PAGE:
If you have suffered from a work injury, you’re most likely eager to know how much and how long the workers’ compensation benefits will pay. There are several factors that determine how much you receive and for how long, including the severity of injuries, whether a case is open or closed, and the amount of lost income as a result of the injuries. Workers’ compensation attorneys can help victims determine the value of their injuries and reach a fair settlement.
How long you receive workers’ compensation benefits is based on the type of benefits you’re receiving. These benefits fall under four main classifications and cover your needs based on your medical care, income, disability, and vocational requirements.
Therefore, workers’ compensation does not solely cover your medical costs and wages during recovery. Benefits may also cover the time allocated for disability compensation or the time needed to learn new job skills.
It is the responsibility of workers’ compensation insurance carriers to pay for the medical costs related to a workplace accident. These extensive benefits include medical visits, hospital stays, physical therapy, prescriptions, over-the-counter medications, rehabilitation, and surgery.
Medical benefits are paid until a physician certifies that a patient has recovered from their injury, or reached their maximum level of recovery for the condition. Therefore, benefits stop after it is shown you have healed or can resume working.
The purpose of partial or total wage replacement benefits is to give injured workers who are unable to work access to an income during the healing process. The following types of benefits give you details on the amount of reimbursements and the length of payouts.
TPD benefits cover injured employees who can return to a lighter work schedule part-time. Therefore, the money covers two-thirds of the difference between your prior earnings and what you’d earn in your current part-time job. Benefits are ongoing until you can return your regular work assignment.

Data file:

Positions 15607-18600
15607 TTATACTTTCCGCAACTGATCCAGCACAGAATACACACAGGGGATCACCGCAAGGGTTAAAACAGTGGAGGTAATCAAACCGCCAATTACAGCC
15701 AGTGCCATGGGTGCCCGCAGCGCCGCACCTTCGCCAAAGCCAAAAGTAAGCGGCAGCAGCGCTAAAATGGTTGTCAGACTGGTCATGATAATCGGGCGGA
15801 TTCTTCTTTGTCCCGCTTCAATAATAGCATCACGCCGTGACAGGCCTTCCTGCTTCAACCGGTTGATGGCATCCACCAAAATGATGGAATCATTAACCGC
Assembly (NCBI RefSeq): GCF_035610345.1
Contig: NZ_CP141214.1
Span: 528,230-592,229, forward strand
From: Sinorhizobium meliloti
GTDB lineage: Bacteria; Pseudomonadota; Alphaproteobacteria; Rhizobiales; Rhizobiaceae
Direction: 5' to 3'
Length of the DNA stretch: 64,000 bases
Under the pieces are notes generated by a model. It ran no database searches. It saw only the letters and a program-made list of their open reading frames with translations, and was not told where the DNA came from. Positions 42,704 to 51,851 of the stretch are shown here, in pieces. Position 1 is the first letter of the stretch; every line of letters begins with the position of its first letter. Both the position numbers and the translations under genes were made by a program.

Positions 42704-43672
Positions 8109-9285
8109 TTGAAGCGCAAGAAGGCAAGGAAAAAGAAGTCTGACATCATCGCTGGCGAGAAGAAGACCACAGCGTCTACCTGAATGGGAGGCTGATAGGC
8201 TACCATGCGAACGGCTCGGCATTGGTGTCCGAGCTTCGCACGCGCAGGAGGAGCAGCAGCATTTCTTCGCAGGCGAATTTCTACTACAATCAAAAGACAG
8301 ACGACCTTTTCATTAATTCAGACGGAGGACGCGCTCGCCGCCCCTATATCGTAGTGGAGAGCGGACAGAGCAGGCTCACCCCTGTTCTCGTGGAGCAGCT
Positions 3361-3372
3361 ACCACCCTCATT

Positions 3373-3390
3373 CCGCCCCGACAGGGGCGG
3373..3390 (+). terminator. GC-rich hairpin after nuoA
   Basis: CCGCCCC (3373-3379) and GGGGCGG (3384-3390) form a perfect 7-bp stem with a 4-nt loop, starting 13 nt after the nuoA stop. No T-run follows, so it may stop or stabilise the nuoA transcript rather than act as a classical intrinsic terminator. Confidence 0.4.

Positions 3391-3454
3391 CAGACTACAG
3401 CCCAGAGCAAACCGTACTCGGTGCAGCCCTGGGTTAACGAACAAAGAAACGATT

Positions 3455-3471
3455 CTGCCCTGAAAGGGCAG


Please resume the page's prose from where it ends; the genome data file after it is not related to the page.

If you cannot work at all and are in recovery, TTD will last until you receive maximum medical improvement (MMI). This can be determined through a functional capacity evaluation (FCE).
The amount you receive will equal two-thirds of your regular weekly income. If your recuperation period is less than 14 work days, the first three days are not covered.
PPD benefits are calculated in several ways, all of which determine how long you’ll receive benefits. Therefore, they may be figured as follows:
You may receive benefits weekly, or you may also opt for a lump sum amount.
If you’re unable to return to work because of your injury, or you lose any combination of two hands, feet, arms, eyes, or legs, you’re entitled to receive permanent total disability (PTD) compensation.
This compensation is paid at two-thirds of your AWW and lasts for the rest of your life. You can either receive the compensation weekly or receive a lump sum settlement.
If you’re injured and cannot return to your old position, workers’ compensation in Illinois will pay for vocational services to help you restore your earning capacity.
This may involve career counseling, résumé help, and job search assistance. In some cases, you may receive benefits to learn a new skill.
The duration of these benefits will depend on how fast you can acquire the job related to your learning and your employment objectives.
When a workers’ compensation claim is open, benefits largely depend on an injury victim’s ability to work again. If you are unable to work as a result of your injuries, you are most likely eligible for time loss compensation benefits, with the amount depending on your income at the time of injury. Time loss benefits are normally paid around twice per month, although that time period may change depending on state rules. Benefits will probably be less than what you made while working. Workers’ compensation lawyers can help ensure that claimants receive the maximum time loss benefits available.
While not available in all states, “loss of earning power” benefits help workers that are capable of working temporarily—in lower-paying positions—after suffering workplace injuries. Employers will pay some difference between what the worker was making before the injury and what they receive following the injury.
Medical bills are also covered in open workers’ compensation claims as they are incurred, although they will not affect the amount paid in time loss benefits or “loss of earning power.”
Closed claims are required to meet a specific set of circumstances in order for victims to receive continuous workers’ compensation payments. The three situations are as follows: claimants who are declared permanently and totally disabled with a given pension, claimants who are declared partially permanently disabled with entitlement to weekly permanent disability payments, or victims who have entered into a structured settlement.
Outside those three circumstances, individuals with closed claims will not likely receive any weekly or monthly compensation.
If you believe you have a workers’ compensation case and would like to seek compensation for injuries, workers’ comp attorneys will be able to help determine how much you can recover and on what basis.